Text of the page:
Yes, computer technology we cannot seem to do without it. Recent years have seen a massive increase in online activities including but not limited to, banking, insurance, bill management and payments, shopping, trading, news, music, electronic books, social media, online gaming, online film sites and many more. 

The recent surge in people staying at home showed pressure in some unexpected and some familiar places. Some governments were asking Netflix and companies alike to reduce the bandwidth usage to reduce the stress on the broadband services. I will save the broadband discussion for another day.

Ocado – A case study

Let us look at Ocado if you read the about page, and it states they are the world’s largest dedicated online supermarket and it has a quarter of a million(250,000) active customers (of which I am one) and 15% share of the UK online market.

So what happened then? Why are we getting the above page? Well, for one, when companies say they are online, it does not mean they are in the cloud. They could have their server room somewhere in their head office, and this clearly cannot scale as quickly as possible. Or they may be in the cloud but have implemented a monolithic application.

I am sure that we do not have 108,668 people queuing where I live. This number as you can see is half way. We started off with over 250,000.

So they introduce the online queuing system. The queuing system could also do with an update if you insist on using one. Take a ticket and leave your mobile phone number when there are three people ahead of you get a text to let you know you are almost next in line ( yes it can be a paid service). Let us not dwell on this; there are more pressing IT strategy issues as well as architectural issues.

IT & Data Strategy

Why are IT and data strategy essential in the cloud age? A company that wishes to grow and scale quickly must have a mandate which comes from the board of the company. Failing this all efforts from IT will be futile. For an online business, a cloud strategy is a must if you want to grow your business.

What is in the cloud?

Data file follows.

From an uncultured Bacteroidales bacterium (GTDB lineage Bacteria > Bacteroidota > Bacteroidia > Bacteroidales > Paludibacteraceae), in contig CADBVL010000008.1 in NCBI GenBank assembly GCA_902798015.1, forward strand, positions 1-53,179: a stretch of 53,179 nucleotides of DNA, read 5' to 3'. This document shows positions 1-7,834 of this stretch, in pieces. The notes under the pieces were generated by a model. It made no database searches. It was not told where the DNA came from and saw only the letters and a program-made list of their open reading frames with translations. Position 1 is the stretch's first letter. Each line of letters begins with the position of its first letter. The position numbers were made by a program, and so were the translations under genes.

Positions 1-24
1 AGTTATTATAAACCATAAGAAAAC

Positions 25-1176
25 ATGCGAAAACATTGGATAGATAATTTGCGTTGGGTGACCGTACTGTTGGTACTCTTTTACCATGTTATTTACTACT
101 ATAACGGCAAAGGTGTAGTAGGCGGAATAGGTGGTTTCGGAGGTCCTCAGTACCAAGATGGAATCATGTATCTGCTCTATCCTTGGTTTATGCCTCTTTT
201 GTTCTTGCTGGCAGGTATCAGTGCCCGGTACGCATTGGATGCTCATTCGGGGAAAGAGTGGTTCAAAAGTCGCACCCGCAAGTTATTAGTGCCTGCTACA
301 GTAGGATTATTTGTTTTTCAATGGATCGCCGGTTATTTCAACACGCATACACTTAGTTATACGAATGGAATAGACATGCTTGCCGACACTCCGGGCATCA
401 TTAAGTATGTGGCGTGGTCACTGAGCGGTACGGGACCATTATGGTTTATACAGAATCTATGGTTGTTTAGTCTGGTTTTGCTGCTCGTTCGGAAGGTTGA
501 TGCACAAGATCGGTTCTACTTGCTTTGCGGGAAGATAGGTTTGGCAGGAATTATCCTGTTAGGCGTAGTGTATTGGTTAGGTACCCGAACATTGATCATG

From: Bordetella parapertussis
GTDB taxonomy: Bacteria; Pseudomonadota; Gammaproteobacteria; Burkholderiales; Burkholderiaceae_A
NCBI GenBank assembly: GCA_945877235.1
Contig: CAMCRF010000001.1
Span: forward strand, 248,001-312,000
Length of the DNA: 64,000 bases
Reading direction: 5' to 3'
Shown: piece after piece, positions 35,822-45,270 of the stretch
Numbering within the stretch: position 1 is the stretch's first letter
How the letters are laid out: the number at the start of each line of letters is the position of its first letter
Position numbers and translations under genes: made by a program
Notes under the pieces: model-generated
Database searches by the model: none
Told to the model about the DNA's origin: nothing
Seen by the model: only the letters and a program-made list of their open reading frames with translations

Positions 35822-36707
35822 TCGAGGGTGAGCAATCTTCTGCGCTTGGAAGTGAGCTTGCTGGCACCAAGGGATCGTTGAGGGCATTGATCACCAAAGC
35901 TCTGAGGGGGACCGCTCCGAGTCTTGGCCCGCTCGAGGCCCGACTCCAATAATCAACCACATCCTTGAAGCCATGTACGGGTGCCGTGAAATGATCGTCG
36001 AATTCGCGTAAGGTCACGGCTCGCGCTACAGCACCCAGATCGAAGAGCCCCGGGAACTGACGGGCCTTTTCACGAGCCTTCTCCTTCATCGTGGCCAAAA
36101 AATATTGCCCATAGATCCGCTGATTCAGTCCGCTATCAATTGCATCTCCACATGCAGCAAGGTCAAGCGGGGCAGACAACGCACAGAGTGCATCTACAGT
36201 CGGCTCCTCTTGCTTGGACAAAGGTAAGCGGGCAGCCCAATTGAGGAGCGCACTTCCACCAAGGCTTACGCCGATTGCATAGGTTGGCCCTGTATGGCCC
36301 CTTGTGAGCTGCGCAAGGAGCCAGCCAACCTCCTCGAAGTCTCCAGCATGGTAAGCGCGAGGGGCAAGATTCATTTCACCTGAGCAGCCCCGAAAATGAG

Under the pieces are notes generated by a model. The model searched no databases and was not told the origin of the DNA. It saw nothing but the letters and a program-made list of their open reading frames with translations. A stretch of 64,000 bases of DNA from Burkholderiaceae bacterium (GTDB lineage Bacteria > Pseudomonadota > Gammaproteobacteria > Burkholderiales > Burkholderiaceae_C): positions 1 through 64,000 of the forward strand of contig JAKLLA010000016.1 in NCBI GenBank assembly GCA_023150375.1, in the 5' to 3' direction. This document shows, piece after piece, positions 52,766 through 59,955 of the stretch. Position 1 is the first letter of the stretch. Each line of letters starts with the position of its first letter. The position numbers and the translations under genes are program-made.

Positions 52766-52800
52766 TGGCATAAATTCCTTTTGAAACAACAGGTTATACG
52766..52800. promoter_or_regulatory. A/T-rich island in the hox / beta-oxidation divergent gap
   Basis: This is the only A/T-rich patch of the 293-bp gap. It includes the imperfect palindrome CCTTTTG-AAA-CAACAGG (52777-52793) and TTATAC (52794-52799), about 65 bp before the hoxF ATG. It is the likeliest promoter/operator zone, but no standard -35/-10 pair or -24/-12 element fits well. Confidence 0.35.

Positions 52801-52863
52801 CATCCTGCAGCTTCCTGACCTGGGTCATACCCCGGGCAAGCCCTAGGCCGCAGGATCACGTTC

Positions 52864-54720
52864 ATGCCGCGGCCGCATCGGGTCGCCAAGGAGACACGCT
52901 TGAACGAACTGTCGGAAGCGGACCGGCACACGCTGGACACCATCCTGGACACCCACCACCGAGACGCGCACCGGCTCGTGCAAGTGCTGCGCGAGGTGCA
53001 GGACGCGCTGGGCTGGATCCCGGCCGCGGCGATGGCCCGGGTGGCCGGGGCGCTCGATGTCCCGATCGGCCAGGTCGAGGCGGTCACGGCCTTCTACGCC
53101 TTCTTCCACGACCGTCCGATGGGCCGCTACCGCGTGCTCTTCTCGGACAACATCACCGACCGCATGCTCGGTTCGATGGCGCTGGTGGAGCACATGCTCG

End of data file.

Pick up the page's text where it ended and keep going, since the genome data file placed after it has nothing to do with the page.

Cloud service providers offer a wide range of services that allow your digital business assets to be secure and scale seamlessly. 

A lot of companies are afraid of putting their data in the cloud due mainly to security fears. I will touch briefly on some available services.

Security 

  • Cloud providers offer protection for protecting data, protecting application and protecting your infrastructure. 

 CDN 

  • Webpages can be cached at a location closest to you, allowing for low latency.

IAM 

  • Identity management allows you to create users, groups, roles and policies.

Durability 

  • Guarantees no loss of data so data will be there when you need it.

Availability 

  • Speed of access. Customers get fast and reliable access

Scalability 

  • Allows an application to meet demand seamlessly when required. In other words, to the end-user nothing changes.  
  • Resources automatically get added as volume increases. 
  • As the volume decreases, the resources are released.

Networking and elasticity in the cloud

In the example case, Ocado, auto-scaling and load balancing seems to be an issue.

Conclusion

How will I implement the Ocado online platform differently?

  1. Move it to the cloud if it is not already there. e.g. Amazon Web Service (AWS ), Google Cloud Platform (GCP) and Microsoft Azure.
  2. Use implement a scaling strategy this will allow your site to autoscale
  3. Partition the online service by location. Each user should be able to request a service base on their location. The calendar is not a global calendar so I am not sure what went wrong here.

It is pointless for a customer to wait on a queue for 6hrs and lose their place because it is their turn on the queue at 4 am and well it is sleep time. 

One thing is for sure it seems the whole country is in one queue.

VIX Index

The index measures the market’s expectation of future volatility. Based on options of the S&P 500® Index, the CBOE VIX index is widely used in the U.S to gauge the market volatility.

So why do you need this in your portfolio, and why is it different from volatility?

As discussed in my previous post, volatility is ex-ante. On the other hand, the Vix index uses options of the S&P 500® Index to calculate the market’s expectation of future volatility. The Vix index is a leading indicator.

Click on the image below to view the interactive dashboard.

Data source : CBOE

Volatility

The price of a security does not go up in a straight light. You may feel like you are on a rollercoaster. All your emotions are running wild the stock you bought is heading a different path to your expected path. Ah! this is the volatility I write about.

The prices swing up one day then down two days. Then you all reasoning is thrown out the window and you decide to close the positions that are causing you stress.

What is the measure volatility?

It is the standard deviation of the log returns on your portfolio, a stock price, an index or any financial instrument.

This is quite useful to understand the behavior and risk of an instrument. With this, you can calculate the expected return of a stock or portfolio.

Calculating volatility

View the code below to see sample calculations of a portfolio calculation in python. I have used data from yahoo finance. Please download the data if you wish to follow.

https://colab.research.google.com/drive/165INmtcDy6SBUH0QU2wHnF9WRq9OGFHN

Future writings

Next we will look at the VIX index and explain why it is a more important and accurate measure of volatility.

Also In future posts we will see how we can incorporate these measures into our AI algorithm.

Disclaimer

THE ARTICLES WRITTEN ON THIS SITE DOES NOT GIVE INVESTMENT ADVICE AND ANY OPINIONS EXPRESSED OR DISCUSSIONS THAT TAKE PLACE HERE CANNOT BE DEEMED TO BE INVESTMENT ADVICE.